Alongside the “neither admit nor deny wrongdoing” bit, there’s routinely a clause that says, “Even though we don’t admit that we did anything wrong, whatever it is we’re not admitting to, we promise we will never do it again.”  A reasonable command of English should enable you to see that piece will never be applied.  How do you charge someone with a repeat offense when you accepted them “neither admitting nor denying” the first offense?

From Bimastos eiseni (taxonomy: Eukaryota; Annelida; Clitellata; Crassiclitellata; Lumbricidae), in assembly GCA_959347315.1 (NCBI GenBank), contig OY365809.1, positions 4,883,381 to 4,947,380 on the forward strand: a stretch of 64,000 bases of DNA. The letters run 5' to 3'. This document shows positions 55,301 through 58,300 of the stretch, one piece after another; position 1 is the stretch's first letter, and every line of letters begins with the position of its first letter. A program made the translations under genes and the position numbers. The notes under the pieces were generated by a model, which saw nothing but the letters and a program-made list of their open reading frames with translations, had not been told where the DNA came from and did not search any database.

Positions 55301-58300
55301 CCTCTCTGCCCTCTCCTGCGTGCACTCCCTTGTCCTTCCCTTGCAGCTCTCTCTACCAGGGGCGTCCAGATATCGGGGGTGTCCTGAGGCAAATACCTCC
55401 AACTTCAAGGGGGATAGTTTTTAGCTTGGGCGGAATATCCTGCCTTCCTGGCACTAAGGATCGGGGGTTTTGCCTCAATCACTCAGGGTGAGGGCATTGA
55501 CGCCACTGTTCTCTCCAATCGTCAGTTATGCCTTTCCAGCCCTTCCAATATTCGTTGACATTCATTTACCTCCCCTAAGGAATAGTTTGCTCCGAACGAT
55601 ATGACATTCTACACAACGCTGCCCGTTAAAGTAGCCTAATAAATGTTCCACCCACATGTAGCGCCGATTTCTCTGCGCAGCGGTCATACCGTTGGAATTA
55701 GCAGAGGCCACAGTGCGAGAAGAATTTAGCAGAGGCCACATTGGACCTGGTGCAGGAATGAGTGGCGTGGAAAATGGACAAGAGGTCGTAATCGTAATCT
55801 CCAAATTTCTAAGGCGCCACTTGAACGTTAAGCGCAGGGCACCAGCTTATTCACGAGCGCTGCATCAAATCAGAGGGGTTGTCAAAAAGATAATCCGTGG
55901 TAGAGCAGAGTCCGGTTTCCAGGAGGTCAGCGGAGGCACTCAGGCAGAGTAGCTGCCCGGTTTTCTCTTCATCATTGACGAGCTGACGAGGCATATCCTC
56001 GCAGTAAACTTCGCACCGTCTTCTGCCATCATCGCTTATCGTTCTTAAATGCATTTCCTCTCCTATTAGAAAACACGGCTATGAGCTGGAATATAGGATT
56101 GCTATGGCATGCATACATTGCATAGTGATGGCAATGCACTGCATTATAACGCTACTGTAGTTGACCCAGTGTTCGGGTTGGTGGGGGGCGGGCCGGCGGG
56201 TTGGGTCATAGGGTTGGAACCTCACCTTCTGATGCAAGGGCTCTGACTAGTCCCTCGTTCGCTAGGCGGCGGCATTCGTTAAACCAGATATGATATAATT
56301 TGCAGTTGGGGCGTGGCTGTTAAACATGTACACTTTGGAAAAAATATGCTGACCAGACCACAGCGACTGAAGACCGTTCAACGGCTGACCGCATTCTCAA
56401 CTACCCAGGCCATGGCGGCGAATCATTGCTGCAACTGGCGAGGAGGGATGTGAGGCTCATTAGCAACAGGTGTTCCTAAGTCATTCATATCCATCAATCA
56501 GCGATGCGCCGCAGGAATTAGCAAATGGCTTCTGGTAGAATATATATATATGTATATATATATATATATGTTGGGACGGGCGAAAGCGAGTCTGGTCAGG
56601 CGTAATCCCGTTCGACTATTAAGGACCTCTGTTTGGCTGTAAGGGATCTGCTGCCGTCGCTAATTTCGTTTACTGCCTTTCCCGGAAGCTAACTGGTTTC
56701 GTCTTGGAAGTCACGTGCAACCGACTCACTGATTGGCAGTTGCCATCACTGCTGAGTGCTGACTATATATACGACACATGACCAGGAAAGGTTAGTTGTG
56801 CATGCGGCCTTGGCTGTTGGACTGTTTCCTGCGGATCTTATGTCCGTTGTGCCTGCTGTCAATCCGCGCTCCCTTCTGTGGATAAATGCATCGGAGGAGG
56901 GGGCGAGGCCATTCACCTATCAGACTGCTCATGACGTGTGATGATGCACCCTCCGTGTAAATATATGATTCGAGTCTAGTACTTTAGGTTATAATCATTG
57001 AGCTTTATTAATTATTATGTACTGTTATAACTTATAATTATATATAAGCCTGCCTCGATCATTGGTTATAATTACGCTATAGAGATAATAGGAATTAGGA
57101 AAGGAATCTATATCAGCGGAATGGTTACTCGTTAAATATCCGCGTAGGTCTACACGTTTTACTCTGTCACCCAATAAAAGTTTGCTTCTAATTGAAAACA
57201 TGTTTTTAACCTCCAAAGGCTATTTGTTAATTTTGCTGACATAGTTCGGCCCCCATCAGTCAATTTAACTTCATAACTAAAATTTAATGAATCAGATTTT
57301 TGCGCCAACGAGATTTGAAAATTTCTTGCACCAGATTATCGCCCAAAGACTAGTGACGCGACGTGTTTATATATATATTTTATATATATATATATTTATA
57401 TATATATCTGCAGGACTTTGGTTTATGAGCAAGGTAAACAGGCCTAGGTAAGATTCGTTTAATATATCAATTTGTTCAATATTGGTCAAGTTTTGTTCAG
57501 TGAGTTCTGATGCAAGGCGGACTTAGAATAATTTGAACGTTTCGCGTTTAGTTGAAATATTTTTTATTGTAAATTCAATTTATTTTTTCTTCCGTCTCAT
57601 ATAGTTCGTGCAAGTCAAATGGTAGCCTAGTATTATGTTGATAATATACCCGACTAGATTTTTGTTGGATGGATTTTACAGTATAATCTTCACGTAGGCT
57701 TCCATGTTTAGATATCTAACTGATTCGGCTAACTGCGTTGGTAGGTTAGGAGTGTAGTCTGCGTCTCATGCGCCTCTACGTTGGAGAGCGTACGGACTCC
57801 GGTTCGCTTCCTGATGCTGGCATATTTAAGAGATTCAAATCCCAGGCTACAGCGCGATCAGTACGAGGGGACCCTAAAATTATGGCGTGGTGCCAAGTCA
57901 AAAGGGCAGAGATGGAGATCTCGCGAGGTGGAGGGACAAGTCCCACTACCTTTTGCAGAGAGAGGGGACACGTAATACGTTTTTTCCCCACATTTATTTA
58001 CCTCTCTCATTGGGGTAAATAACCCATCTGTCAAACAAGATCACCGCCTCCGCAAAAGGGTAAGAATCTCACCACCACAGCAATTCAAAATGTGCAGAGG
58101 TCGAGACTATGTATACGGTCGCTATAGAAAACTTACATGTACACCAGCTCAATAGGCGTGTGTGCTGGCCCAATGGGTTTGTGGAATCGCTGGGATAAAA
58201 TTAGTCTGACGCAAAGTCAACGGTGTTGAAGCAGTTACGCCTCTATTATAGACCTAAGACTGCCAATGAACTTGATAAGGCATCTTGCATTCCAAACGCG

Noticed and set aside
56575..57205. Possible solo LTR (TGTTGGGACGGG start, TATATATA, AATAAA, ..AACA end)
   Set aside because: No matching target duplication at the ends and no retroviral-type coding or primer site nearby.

For the first time, the SEC is acting as though a prior cease-and-desist order had teeth.  Critics are saying White does not go far enough, that she should go after “a real Wall Street insider,” instead of a non-financial player like the City of Miami.  We recognize that wheels turn very slowly in the world of regulation.  Indeed, if Congress gets its way, those wheels are likely to turn not at all, as we saw White valiantly taking up the case for increased funding for the Commission – a case her predecessor made in vain to a Congress whose election campaigns are paid for by the investment banks.  (Yep, it really is that simple.)